There are two fundamental questions we have to answer if we want to know who will win the 2020 presidential election. The first is who is leading in the polls. The second is how wrong the polls will be.

Polls are almost always wrong, a fact that pollsters not only understand but measure. You may be familiar with the concept of “margin of error,” more accurately known as the “margin of sampling error.” It’s a statistical measure of how inaccurate the poll is expected to be, given the number of respondents. (More respondents means a more accurate result but only to a point.) And that’s only one element of uncertainty about how accurately polls capture public sentiment.

In many contexts, these errors don’t matter that much. When we see a poll indicating that 57 percent of Americans think that the empty Supreme Court seat should be filled by the winner of the presidential election, it doesn’t matter that much if the percentage is 54 percent or 60 percent, a swing of 3 percentage points in either direction. But when we’re looking at a close election in a swing state? Those errors matter.

They certainly mattered in 2016. Coming into Election Day that year, FiveThirtyEight’s average of polls in Michigan, Pennsylvania and Wisconsin had Hillary Clinton leading by 3.1, 3.1 and 5 percentage points, respectively. But Donald Trump won those states by 0.2, 0.7 and 0.8 points — meaning that the polls were off by between 3 and 6 points. Such a shift was always possible, given how polling works, but the big Clinton leads in key states meant that estimates of the likelihood of different outcomes of the presidential contest consistently indicated that Clinton was more likely than not to be the next president.

One additional effect of that change was that skepticism about polling skyrocketed. Yes, the national polling in 2016 was quite accurate, predicting a 3-point Clinton win in the popular vote, just off the actual 2-point margin. The misses in swing states, though, led to an awful lot of people throwing their arms up: Sure, the polls say former vice president Joe Biden is winning, but who can trust polls?

On Tuesday, we looked at how the national polling landscape is more favorable to Biden now than it was to Clinton in 2016. But it’s worth noting that the state landscape is similarly stronger for the Democratic candidate this year. In fact, as of writing, if the polls are as wrong in 2020 as they were in 2016, Biden would win the presidency, anyway.

We can visualize this. The interactive below uses current polling averages from FiveThirtyEight to show who’s expected to win each state. The darker blue or red, the bigger the lead for Biden or Trump, respectively.

What happens if the polls are off? To see what happens if they’re off in each state as much as they were in 2016, click the “same as 2016” button. At the moment, that still yields a Biden win: He picks up six states and wins the electoral college by nearly 100 votes. If the polls are as wrong as they were in 2016 but in the other direction — meaning that the polls understate Biden’s support, the swing to the Democrat is (predictably) even bigger.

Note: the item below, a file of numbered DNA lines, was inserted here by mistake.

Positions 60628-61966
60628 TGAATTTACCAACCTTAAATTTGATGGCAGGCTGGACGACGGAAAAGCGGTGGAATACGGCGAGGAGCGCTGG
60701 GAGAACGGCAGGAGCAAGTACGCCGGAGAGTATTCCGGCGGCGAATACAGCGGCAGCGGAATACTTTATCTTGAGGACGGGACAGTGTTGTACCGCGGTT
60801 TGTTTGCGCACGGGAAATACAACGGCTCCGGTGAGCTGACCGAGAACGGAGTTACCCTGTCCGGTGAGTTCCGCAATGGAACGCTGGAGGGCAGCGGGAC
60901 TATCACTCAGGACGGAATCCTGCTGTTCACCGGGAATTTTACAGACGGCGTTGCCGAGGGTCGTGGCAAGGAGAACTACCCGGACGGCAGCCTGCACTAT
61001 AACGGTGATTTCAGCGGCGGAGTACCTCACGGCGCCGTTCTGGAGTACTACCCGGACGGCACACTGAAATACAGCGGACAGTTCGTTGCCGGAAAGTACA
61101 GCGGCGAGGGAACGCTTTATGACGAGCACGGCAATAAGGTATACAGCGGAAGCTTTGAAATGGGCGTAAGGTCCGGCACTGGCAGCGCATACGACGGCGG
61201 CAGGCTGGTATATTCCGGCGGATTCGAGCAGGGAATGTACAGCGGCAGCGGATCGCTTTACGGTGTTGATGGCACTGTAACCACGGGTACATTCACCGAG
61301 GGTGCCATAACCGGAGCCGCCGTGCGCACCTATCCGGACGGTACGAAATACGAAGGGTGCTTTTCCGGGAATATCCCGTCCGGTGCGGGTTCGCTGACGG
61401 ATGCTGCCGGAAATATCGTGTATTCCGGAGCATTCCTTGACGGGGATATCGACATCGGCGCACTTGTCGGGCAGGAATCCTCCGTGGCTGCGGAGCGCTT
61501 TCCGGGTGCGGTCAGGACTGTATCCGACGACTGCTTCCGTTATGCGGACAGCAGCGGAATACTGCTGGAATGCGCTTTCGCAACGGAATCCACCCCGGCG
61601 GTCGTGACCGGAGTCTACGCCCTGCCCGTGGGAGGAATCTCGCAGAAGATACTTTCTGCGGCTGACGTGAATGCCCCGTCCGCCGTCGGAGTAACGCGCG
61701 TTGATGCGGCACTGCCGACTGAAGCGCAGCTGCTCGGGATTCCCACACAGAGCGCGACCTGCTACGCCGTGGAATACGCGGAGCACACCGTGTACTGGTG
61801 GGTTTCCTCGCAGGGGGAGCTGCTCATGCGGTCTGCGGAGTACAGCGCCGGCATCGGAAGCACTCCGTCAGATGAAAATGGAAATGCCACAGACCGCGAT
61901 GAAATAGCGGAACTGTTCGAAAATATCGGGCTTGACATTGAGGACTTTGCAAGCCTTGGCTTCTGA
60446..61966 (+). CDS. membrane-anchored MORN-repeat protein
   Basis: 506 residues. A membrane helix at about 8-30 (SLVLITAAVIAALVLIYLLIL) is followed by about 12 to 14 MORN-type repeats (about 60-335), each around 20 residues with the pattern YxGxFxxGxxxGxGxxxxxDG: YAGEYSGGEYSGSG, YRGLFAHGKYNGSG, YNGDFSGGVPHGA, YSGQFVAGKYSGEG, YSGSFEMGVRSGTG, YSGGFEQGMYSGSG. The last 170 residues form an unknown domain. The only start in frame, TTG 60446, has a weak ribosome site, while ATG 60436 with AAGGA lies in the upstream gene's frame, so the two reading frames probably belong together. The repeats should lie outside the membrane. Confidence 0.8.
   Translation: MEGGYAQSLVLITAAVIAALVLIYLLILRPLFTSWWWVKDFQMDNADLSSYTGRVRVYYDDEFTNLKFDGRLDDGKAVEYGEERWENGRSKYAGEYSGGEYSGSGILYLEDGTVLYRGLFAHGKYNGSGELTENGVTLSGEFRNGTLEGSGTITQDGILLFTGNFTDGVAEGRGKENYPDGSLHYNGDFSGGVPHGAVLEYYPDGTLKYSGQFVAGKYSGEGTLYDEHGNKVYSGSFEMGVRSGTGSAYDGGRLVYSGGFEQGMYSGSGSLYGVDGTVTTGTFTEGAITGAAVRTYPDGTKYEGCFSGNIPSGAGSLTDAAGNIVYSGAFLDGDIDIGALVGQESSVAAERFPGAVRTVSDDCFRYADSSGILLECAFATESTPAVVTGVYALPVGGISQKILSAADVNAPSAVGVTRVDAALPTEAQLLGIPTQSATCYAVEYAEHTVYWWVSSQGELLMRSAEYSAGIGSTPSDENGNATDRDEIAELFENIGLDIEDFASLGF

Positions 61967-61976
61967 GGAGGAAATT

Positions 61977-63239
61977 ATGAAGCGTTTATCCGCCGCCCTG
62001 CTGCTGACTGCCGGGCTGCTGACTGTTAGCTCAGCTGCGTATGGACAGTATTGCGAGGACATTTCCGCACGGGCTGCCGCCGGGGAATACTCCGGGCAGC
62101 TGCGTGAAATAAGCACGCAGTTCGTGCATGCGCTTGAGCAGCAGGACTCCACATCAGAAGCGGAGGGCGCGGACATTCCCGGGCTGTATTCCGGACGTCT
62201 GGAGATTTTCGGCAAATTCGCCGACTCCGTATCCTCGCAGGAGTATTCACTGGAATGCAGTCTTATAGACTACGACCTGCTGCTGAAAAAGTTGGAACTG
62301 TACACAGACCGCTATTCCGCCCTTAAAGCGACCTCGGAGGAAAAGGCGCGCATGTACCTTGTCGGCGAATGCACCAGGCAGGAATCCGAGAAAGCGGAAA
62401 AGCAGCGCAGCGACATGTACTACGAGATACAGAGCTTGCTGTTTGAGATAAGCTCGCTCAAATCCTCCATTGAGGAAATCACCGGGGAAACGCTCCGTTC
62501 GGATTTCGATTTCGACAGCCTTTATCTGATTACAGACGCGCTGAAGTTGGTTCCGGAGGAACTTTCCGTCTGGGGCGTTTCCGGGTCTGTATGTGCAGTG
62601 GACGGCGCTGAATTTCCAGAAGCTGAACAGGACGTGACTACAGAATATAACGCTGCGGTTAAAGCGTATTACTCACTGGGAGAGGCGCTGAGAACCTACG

Poll shift?

Or uniform error of 0 points.

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(One important note: This interactive doesn’t account for states that allocate electoral votes based on congressional voting, such as Maine and Nebraska.)

That’s the thing about polling errors. If pollsters are generally making similar, incorrect assumptions about the electorate, you can see swings in one direction or another. But that the swings in 2016 favored Trump isn’t necessarily how it always goes. In 2012, for example, polls often underestimated President Barack Obama’s state-level support by even bigger margins than the errors in 2016. People expected a close race that year, but Obama won fairly easily. The polls missed in a way that underestimated his support.

If you want to see how much a uniform shift in one direction or the other affects the results, feel free. We’ve included a slider letting you do that. You can also hover over a state to see how the shift in the poll numbers affects the outcome in the state.

Just because a shift similar to 2016 still gives Biden a victory at this point doesn’t mean that Biden is going to win. If the polls change — something that’s happened only modestly so far this year — so will his chances. (The interactive above is updated regularly with new averages.) If the miss in the polls is not uniform (a near certainty) or bigger than it was in 2016, that, too, could make Biden’s path trickier.

But if you had to pick which candidate you wanted to be at the moment, you’d want to be Joe Biden.